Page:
LOUISVILLE, Ky. (AP) - A Marine killed in the Korean War will be returned home to Kentucky nearly six decades after his death.
Donald Morris Walker was a 19-year-old Marine fighting in the Chosin Reservoir in Korea - where outnumbered U.S. forces faced a Chinese onslaught in one of the war's bloodiest battles - when he was killed.
He was buried during the December retreat on land that soon fell into enemy hands. The United States was allowed to exhume his remains, but for decades they lay in Hawaii as an unknown soldier.
Now, the military's forensic lab has confirmed it has positively identified the remains, which ends decades of uncertainty for Walker's family, said his niece, Carolyn Stewart of Louisville.
"It's very good news," said Stewart. "We've heard so many different stories. There was no closure. Even though my grandmother isn't alive to know, at least we know."
Troy Kitch, a public affairs officer for the Joint POW/MIA Accounting Command, confirmed Walker's identification. The command is the world's largest forensic anthropology lab, working in part to recover the more than 80,000 Americans missing from conflicts dating to World War II.
Stewart wants her uncle buried at Arlington National Cemetery outside Washington, D.C.
Walker attended a black Catholic high school in Louisville, and joined the Marines with some of his friends, according to friend Robert Buckner, 75, of Louisville.
"We talked about how we'd wear our medals and be the conquering heroes -- dreams of grandeur," Buckner said. "Publicity had said war would only last a few months."
In the Marines, Walker was assigned to the 1st Service Battalion of the 1st Marine Division, a support company that drove trucks loaded with ammunition, rations and fuel.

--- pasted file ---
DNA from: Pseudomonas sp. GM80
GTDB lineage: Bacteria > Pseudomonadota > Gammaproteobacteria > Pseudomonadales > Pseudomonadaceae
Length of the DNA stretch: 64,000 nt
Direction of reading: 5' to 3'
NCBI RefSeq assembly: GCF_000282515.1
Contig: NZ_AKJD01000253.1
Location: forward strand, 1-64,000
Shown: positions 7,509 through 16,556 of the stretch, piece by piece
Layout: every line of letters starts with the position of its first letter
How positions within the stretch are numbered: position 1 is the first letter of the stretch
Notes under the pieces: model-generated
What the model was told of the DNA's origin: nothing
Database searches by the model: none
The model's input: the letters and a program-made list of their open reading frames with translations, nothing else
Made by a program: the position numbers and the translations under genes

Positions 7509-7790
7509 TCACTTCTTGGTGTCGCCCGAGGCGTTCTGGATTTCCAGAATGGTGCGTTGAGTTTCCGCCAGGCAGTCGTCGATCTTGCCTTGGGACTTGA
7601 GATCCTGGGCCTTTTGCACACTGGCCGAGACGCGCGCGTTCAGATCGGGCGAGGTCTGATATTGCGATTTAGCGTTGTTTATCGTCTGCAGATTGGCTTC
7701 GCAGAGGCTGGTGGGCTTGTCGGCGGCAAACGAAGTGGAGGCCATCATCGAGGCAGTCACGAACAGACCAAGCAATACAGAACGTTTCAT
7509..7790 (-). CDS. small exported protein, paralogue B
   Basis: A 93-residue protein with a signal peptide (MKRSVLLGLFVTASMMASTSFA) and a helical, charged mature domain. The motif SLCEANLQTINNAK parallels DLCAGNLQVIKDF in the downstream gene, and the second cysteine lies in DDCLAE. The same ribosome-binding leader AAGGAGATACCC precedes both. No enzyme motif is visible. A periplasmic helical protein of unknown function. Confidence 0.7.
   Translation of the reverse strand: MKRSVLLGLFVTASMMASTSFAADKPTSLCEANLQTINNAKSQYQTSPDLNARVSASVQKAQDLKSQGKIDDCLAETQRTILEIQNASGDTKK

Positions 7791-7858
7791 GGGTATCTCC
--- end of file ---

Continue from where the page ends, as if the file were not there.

He was killed Dec. 7 - Marine records say he was hit in the head with a missile during combat, though records from the Joint POW/MIA Accounting Command showed he died of a gunshot wound.
After the Marines evacuated the area where Walker was buried, the area fell under North Korean and Chinese control.
The United States was allowed to exhume the Korean graves in 1954. About a half-dozen remains couldn't be identified, including Walker's. They were considered unknown soldiers for decades and buried in a military cemetery in Hawaii.
When the military eventually identified the other unknown soldiers, scientists figured it was likely that the last set of remains belonged to Walker. After more tests, Stewart said, the military recently "called my brother and left word that the remains were his."
--- Information from: The Courier-Journal, http://www.courier-journal.com
(Copyright 2007 by The Associated Press. All Rights Reserved.)
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